Curling has its rules governing play, but equally as important is the way you conduct yourself while curling. This is outlined in the Curlers’ Code of Ethics that is part of the rulebook:
• I will play the game with a spirit of good sportsmanship.
• I will conduct myself in an honourable manner both on and off the ice.
• I will never knowingly break a rule, but if I do, I will divulge the breach.
• I will take no action that could be interpreted as an attempt to intimidate or demean my opponents, teammates or officials.
• I will interpret the rules in an impartial manner, always keeping in mind that the purpose of the rules is to ensure that the game is played in an orderly and fair manner.
• I will humbly accept any penalty that the governing body at any level of curling deems appropriate, if I am found in violation of the Code of Ethics or rules of the game.
Some of the key items of proper curling etiquette are as follows:
• Shake hands with your opponents before and after each game.
• Opposing players will toss a coin at the start of the game to determine last stone advantage.
• When your opponents are preparing for delivery, stand to the side of the sheet, single file and between the hog lines. Move only after the stone has been released.
• If you are throwing next you may stand on the backboard, but remain quiet and out of sight of the opposition thrower.
• Only skips and thirds may congregate behind the tee line. They do not move or hold their brooms on the ice while the opposition is preparing to deliver a stone.
• Wear clean, appropriate footwear that will not damage the ice.
• Be ready to go when it’s your turn to deliver a stone.
• At the conclusion of an end, all players remain outside the rings until the opposing thirds have agreed on the score.
Important Rules for Play
Click here to download the Canadian Curling Association rulebook: Rules of Curling for General Play 2014-2018
• A stone must finish inside the inner edge (closest to the rings) of the hog line to be in play, except when it has hit another stone in play.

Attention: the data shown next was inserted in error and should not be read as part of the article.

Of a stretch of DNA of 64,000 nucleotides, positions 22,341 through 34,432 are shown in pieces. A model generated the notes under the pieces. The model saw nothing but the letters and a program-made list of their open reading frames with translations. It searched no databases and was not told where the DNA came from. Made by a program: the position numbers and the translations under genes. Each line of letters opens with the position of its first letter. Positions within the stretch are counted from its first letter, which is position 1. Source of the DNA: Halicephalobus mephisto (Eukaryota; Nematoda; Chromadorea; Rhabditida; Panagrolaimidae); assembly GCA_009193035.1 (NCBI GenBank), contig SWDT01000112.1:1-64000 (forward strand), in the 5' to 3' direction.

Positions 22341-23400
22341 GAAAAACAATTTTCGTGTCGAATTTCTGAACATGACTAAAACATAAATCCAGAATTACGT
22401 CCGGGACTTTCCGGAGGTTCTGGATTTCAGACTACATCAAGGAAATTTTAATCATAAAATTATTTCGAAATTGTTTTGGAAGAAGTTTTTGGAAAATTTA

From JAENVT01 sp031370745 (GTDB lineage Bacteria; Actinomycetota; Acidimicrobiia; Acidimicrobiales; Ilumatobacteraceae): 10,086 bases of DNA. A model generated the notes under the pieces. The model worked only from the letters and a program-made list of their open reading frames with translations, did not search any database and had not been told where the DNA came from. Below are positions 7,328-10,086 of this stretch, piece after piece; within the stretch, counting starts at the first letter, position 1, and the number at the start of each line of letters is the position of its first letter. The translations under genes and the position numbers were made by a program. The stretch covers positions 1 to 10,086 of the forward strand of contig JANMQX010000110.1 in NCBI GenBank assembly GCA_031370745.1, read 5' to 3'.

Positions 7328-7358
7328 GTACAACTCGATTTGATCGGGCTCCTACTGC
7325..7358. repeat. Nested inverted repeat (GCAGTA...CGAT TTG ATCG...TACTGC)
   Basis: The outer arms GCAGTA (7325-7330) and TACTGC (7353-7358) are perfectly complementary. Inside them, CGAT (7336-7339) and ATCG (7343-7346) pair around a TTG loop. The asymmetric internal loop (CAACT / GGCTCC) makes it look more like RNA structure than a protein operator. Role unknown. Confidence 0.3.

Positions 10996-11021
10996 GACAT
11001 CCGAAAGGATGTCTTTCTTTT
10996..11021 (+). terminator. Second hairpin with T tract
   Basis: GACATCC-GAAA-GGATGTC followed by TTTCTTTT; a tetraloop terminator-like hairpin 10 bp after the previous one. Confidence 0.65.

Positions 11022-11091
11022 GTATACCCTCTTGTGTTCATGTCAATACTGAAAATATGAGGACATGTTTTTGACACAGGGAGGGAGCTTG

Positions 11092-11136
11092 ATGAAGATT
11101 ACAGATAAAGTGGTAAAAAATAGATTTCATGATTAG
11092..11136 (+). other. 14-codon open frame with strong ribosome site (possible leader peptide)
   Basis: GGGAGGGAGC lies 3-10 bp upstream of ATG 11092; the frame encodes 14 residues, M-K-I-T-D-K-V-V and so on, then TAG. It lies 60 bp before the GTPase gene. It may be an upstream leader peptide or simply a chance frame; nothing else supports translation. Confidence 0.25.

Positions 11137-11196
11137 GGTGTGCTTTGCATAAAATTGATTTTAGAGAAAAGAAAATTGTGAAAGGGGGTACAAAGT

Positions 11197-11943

• A stone that completely crosses the back line or touches the side board or side line is taken out of play.
• Right-handed players deliver from the hack to the left of the centre line and left-handed players deliver from the hack to the right of the centre line. Any player may deliver from a hack on the centre line.
• The stone shall be released before it reaches the hog line at the delivering end.
• A stone that has not been released from the player’s hand may be returned to the hack and re-delivered as long as it has not reached the near tee line during delivery.
• If a player delivers a stone out of proper order, and the mistake is not noted until after the stone has come to rest or hit another stone, the stone is in play. The player missing his turn will throw his stone as the last one for his team on that end. If the skips can’t agree who missed his turn, then the lead of the team that made the mistake will throw the last stone for his team in that end.
• Only one player from each team may sweep behind the tee line. Only the skip or third of the non-delivering team may sweep behind the tee line.
• An opposing team’s stone may only be swept behind the tee line.
• The delivering team has first right to sweep its stone behind the tee line, but shall not prevent the non-delivering team from doing so.
• Only the skip or third of the non-delivering team may sweep their stones set in motion by the delivering team.
• Given that the intent of sweeping is to keep the path of the stone clean and to take the stone farther, there must be brush head movement in the sweeping motion.
• The sweeping motion shall not leave any debris in front of a moving stone.
• The final sweeping motion shall finish outside the path of the stone.
• If a stone in motion is touched by any player of the delivering team or his equipment before the far hog line, it shall be immediately removed from play. If the infraction occurs after the stone reaches the far hog line, the non-offending team has the option to remove the touched stone and replace all stones that were displaced after the infraction to their original positions; or leav all stones where they come to rest; or place all stones where it reasonably considers the stones would have come to rest had the moving stone not been touched.
• If a stationary stone is moved by any player the non-offending team shall replace the stone as close as possible to its original position. If there is any question as to which stone(s) was closer to the button, the displaced stone is placed in favour of the non-offending team.
• Measurements shall be taken from the button to the nearest part of the rock.
• No physical device may be used in measuring rocks until the last rock of the end has come to rest, except to determine if one of the first two rocks of an end is in the rings or the free guard zone.
• If there is any doubt between the two opposing skips as to whether one of the first two rocks of an end finishes in the free guard zone, then a measuring device may be used to decide the matter.
• No player shall use any footwear or equipment that may damage the surface of the ice.
• At the start of a game, each curler must declare which broom or brush he will be using for sweeping. Brushes may be exchanged between players on the same team, but a corn broom cannot be exchanged.